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Underage Drinking

Commercials And Parents To Blame For Underage Drinking Habits

The issue of underage drinking is nothing new. Since the dawn of time, party-goers across the world have been drinking alcohol regardless of the legality behind it. Some say peer pressure is a major factor, others say it’s the families responsibility, and others blame the media and the culture that some television shows, movies, and especially commercials enforce onto developing young minds. Advertising has always been an extremely powerful force on society. New evidence is building that suggests the more alcohol advertisements underage individuals are exposed to, the more likely it is that they will not only start drinking, but start drinking whatever specific beverage is advertised to them the most. 

Experts working for the Journal of Studies on Alcohol and Drugs recently surveyed 1,000 individuals between the ages of 13 and 20, all who admitted to drinking alcohol within a month of the date of the survey. The researchers then asked about which of the 20 most popular television shows (not including sports due to constant alcohol advertising) the individuals watched, and which of the 61 different brands of alcohol that are advertised during the commercials of those 20 shows the individuals have consumed, and how much. 

“What [we] found is those underage drinkers who didn’t see any alcohol ads drank about 14 drinks per month. That number rose to 33 drinks per month for the young people who had seen little to an average amount of alcohol advertising. Underage drinkers exposed to the greatest amount of alcohol ads drank 200-plus drinks in the past month, though very few of those in the study drank that much,” said Dr. Timothy Naimi, the lead researcher on the new study in an interview with CNN News.

Based on the data collected, Naimi and his team concluded that an increase in alcohol advertisement consumption will lead to an increase in actual alcohol consumption in underage individuals. The study also worked to prove that these individuals are drinking specifically the drinks that they see advertised the most, and proved that kids between the ages of 11 – 14 see at least two alcohol advertisements a day.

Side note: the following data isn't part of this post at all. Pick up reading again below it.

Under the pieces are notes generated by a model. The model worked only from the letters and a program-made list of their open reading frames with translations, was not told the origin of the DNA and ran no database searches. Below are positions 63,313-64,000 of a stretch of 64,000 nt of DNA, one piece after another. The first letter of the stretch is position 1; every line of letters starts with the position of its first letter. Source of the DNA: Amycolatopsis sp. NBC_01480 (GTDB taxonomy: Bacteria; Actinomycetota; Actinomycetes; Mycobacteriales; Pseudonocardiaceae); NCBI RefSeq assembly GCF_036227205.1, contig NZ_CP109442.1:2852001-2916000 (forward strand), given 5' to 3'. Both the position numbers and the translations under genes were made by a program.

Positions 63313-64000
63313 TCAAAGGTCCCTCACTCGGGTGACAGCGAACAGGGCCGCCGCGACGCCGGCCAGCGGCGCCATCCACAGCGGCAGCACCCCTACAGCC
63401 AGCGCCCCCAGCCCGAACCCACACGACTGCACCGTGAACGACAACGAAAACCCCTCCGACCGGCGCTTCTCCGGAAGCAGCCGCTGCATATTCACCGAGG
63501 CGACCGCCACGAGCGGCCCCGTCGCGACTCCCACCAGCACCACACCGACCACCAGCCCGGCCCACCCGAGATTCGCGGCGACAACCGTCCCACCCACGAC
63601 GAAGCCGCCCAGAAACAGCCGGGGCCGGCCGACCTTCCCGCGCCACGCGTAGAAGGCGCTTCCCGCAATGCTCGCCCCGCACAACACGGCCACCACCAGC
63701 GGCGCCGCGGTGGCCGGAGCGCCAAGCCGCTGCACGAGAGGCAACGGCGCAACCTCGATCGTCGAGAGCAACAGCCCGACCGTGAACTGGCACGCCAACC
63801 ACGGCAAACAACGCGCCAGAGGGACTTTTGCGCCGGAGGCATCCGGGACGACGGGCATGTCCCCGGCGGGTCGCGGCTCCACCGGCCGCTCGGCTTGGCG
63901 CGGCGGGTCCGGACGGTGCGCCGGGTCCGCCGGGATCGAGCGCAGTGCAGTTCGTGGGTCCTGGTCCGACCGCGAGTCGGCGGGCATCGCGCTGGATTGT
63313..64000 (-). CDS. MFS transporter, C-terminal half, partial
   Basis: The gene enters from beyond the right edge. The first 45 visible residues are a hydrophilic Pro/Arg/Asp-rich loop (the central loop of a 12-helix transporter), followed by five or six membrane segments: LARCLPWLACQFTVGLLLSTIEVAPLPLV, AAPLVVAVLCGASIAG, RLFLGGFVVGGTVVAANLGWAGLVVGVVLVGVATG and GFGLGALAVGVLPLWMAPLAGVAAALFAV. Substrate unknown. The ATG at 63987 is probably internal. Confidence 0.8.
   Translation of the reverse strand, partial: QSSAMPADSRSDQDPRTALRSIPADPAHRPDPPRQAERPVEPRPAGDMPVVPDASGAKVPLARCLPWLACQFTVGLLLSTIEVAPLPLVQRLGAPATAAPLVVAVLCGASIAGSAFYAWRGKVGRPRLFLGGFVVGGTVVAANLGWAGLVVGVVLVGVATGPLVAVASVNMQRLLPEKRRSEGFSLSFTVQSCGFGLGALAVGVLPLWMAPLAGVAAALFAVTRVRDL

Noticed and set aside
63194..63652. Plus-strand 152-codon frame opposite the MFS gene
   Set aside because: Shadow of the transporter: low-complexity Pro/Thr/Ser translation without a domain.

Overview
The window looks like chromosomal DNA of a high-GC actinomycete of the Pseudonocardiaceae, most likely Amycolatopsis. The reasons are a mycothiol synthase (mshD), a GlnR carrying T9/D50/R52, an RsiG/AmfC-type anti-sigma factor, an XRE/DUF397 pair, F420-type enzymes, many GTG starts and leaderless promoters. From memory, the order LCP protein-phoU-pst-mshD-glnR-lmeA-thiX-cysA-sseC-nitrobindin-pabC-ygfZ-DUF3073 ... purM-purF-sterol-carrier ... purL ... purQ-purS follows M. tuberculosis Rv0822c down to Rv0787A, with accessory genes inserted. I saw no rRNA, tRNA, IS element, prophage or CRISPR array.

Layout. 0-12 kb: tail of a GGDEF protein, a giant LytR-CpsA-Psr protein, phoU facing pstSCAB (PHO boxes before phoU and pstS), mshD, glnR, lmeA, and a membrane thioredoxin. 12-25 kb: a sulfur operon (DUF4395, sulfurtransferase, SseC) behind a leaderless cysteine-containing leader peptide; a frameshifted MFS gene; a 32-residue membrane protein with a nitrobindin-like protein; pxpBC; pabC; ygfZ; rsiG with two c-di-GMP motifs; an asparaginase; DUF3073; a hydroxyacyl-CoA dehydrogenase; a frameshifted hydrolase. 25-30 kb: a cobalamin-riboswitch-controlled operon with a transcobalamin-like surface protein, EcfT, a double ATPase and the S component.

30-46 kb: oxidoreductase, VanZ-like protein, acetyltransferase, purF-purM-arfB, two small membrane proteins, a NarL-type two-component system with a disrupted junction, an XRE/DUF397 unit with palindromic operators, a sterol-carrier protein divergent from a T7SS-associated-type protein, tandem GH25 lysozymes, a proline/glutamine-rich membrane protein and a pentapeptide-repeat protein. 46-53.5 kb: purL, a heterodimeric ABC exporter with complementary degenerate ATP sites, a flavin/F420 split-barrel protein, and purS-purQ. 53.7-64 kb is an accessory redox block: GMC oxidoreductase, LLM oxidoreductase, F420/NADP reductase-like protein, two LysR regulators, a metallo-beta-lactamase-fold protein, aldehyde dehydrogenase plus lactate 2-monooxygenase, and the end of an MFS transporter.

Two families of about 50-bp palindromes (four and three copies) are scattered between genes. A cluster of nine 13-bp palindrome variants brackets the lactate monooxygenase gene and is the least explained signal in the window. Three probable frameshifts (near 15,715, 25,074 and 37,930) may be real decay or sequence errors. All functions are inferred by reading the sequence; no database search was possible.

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Responsibility.org is a non-profit organization who’s sole mission is to eradicate drunk driving and underage drinking. Ralph Blackman is president and CEO, and while he agrees that advertisements definitely play a role in underage drinking rates, the biggest culprits are the parents. A recent national survey by Responsibility.org also found that almost 66% of individuals between the ages of 10 and 18 say their parents are the leading influence in regard to alcohol consumption. After parents the next leading influence was surveyed to be friends (46%), siblings, and other family members (32%). Only 14% said advertising/media affects their decision whether to drink, according to Blackman.

“While alcohol expenditures have increased, the truth of the matter is that the rate of underage drinking continues to decline. Alcohol consumption continues to show significant decreases among the nation’s eighth, 10th and 12th graders. For the three grades combined, the proportion of students reporting annual and past month alcohol consumption reached the lowest level since the study began,” according to Blackman in an interview with CNN.

While it seems that actual social relationships have the most impact on underage individuals when it comes to drinking, advertising does play a role. Most alcohol companies have their own personal set of regulations in terms of advertising, and more times than not that means that if they break the guidelines, there won’t be any repercussions since it’s the own companies policy. “I think one of the implications for the broader society is that currently our controls on television advertising for alcohol are minimal and they’re self-regulatory, so I think we should definitely tighten up that some,” Naimi said.

Responsibility.org has a whole section for parents to support their #TalkMore Campaign, which encourages parents to talk to their kids about the dangers of starting to drink when you’re underage. The website even has it’s own section giving a bunch of tips on how to make the conversation as easy as possible. They also encourage you monitor your kids screen times, especially if they’re young, the internet in general is full of millions of advertisements and influences telling your kids what they should or shouldn’t do in order to be seen as cool. The biggest tip from all of these professional outlets, is to be present and aware of the information your child is consuming, and to make sure they have all the facts regarding how toxic substances affect their developing bodies.